Medical insurance companies went through very happy months of March to June last year. When the initial Covid-19 cases were reported in Kenya, many Kenyans shied away from hospitals. Many tried their hand at self-medication while others used herbs.
We masked, hand washed, sanitised, stayed at home and social-distanced -- and inadvertently kept many sicknesses at bay. Hospitals suffered loss of business. But medical insurance firms did not.
Those were months with very few coronavirus cases. But the story has since changed. Most people who had been infected have recovered while others have died. More than 200 Covid-19 vaccines are in development. Everybody is lined up for the jab.
The government could foot the bill for the vaccination of frontline workers -- such as in the health and security sectors -- as well as citizens over 50 and those with underlying health conditions. However, when it comes to the general public, well-wishers, especially insurance companies, should fund this noble cause as a way of giving back to society.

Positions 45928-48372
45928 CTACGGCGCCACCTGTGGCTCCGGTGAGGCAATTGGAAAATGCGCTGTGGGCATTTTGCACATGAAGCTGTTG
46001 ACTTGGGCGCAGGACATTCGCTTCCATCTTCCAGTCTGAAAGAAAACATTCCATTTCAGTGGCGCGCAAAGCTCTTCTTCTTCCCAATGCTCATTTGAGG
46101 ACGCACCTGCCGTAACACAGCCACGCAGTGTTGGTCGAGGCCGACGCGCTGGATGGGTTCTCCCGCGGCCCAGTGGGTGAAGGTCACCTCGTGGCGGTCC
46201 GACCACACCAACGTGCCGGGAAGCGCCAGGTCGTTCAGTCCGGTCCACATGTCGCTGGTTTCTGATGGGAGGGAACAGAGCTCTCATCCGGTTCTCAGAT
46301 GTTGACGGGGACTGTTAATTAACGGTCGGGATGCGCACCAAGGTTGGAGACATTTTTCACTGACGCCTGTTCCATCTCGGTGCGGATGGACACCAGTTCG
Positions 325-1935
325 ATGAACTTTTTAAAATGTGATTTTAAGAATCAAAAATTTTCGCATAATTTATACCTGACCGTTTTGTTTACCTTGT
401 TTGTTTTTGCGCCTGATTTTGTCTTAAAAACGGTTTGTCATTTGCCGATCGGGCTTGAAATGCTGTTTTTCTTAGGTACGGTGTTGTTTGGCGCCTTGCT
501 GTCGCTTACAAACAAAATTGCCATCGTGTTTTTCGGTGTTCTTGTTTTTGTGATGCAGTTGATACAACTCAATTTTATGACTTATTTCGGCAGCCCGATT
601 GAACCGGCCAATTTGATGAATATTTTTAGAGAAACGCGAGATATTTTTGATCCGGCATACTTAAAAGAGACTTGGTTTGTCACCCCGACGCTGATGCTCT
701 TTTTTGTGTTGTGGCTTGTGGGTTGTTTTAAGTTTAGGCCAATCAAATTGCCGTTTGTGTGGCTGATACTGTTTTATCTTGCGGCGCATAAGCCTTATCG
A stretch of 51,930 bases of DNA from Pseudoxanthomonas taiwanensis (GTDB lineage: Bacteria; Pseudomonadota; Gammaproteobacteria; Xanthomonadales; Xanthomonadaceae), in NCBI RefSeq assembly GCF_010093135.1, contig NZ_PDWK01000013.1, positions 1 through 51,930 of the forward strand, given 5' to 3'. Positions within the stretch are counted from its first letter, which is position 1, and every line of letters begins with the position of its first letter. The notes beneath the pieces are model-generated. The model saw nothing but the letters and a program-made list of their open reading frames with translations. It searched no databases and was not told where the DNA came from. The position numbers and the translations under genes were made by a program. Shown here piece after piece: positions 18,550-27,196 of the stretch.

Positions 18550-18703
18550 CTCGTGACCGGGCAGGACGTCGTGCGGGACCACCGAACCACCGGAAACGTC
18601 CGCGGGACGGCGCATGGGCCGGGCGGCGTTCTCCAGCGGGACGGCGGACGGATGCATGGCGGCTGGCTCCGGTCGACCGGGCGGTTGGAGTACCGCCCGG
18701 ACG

Funding the programme adequately could mean that Covid-19 will be kicked out of Kenya. Cases of opportunistic diseases like malaria and pneumonia will be rarefied since they thrive in bodies whose immune systems have been compromised. People will be healthier, hence fall ill less often.
Besides, the roll-out of the vaccine means few or no people will go to hospital. The premiums paid to the insurers will not be spent as compensation or to foot medical bills; hence, high profits.
Insurers rely on the fact that not all of their clients are ever going to claim. They use the premiums from the majority of policyholders to pay the few claims lodged. That is called 'spreading the risk'.
With a healthier populace, the economy will thrive. More people will opt for insurance and insurers will get better profits. A win-win situation.
The writer, a high school deputy principal, is an educational communication and technology expert.